Flash Briefing: Vaping market in Treasury’s sights; Zuma’s Stalingrad tactics continue; Amnesty International calls out SA politicians

  • National Treasury is setting its sights on the e-cigarette and vaping market, with a discussion paper on the intended taxation of electronic nicotine and non-nicotine delivery systems. The paper was published in mid-December and sets the groundwork for possible taxes on these products in the coming 2022 Budget. The vaping market is largely unregulated in South Africa – falling behind other countries which have placed restrictions on the products and related items. The industry is approaching R3bn in value in South Africa and presents another avenue for Treasury to draw taxes and other excise duties.
  • Corruption-accused Jacob Zuma is hammering every legal nail he has to keep his corruption trial at bay. He is now seeking to appeal the dismissal of his “special plea” application to have all charges against him dropped. Even if this appeal is dismissed, Zuma is insistent that the appeal goes to the Supreme Court to have ‘questions of law’ answered. The NPA argues that Zuma can only appeal once convicted and sentenced. The move is the latest in an almost 20-year battle by Zuma’s legal team to keep the trial at bay. Zuma is also fighting the State Capture Commission by flooding the courts with appeals, interdicts and other applications.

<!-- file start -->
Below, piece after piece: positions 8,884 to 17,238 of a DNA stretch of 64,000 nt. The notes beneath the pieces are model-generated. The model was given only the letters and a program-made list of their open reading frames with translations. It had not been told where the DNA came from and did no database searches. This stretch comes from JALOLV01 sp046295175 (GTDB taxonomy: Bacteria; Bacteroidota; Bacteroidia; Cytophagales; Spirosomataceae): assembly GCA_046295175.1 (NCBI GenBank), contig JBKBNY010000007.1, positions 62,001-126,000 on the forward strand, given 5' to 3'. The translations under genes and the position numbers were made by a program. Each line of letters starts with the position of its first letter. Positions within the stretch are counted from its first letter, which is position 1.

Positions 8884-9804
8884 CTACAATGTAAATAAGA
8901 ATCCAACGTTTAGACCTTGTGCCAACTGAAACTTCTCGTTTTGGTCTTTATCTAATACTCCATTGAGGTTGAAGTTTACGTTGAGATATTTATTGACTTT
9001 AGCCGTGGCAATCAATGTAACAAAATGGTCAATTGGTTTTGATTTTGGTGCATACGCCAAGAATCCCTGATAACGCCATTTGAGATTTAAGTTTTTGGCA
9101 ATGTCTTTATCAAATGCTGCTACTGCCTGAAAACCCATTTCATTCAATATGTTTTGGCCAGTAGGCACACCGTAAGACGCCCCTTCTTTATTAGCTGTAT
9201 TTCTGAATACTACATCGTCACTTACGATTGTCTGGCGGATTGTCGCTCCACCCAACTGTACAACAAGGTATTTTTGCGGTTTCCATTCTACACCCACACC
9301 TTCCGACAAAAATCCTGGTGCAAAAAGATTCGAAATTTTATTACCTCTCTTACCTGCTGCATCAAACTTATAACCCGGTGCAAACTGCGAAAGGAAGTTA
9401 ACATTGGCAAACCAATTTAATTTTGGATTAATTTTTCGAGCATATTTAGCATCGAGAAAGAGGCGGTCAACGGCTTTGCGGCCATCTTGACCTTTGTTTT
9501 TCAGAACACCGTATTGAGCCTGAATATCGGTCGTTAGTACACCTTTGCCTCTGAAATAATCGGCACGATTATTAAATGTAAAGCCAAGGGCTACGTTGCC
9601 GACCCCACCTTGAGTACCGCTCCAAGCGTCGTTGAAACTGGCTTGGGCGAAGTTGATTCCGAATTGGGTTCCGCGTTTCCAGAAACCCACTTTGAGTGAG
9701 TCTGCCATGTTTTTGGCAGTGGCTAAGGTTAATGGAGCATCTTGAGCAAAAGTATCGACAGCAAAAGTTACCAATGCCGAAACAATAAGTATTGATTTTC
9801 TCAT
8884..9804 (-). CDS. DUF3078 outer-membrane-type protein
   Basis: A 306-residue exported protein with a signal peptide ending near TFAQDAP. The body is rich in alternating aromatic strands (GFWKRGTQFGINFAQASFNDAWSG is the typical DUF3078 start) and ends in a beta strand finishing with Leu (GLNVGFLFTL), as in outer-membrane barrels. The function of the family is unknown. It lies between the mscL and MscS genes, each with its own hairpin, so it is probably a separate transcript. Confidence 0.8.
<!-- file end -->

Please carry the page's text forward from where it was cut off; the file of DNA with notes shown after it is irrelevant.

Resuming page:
• Amnesty International says that politicians need to stop blaming their employment crises on foreign nationals, adding that it is scapegoating their own failures and shifting the blame and responsibility onto an incredibly vulnerable group of people. The comments come after the EFF hopped on the anti-foreigner sentiment in South Africa by conducting unsanctioned ‘checks’ on businesses, looking for instances of foreign labour being used instead of local workers. Political parties have called the EFF’s actions a form of workplace terrorism and feeding xenophobia, while legal experts say the EFF’s actions were unlawful and likely breached personal information protection laws.
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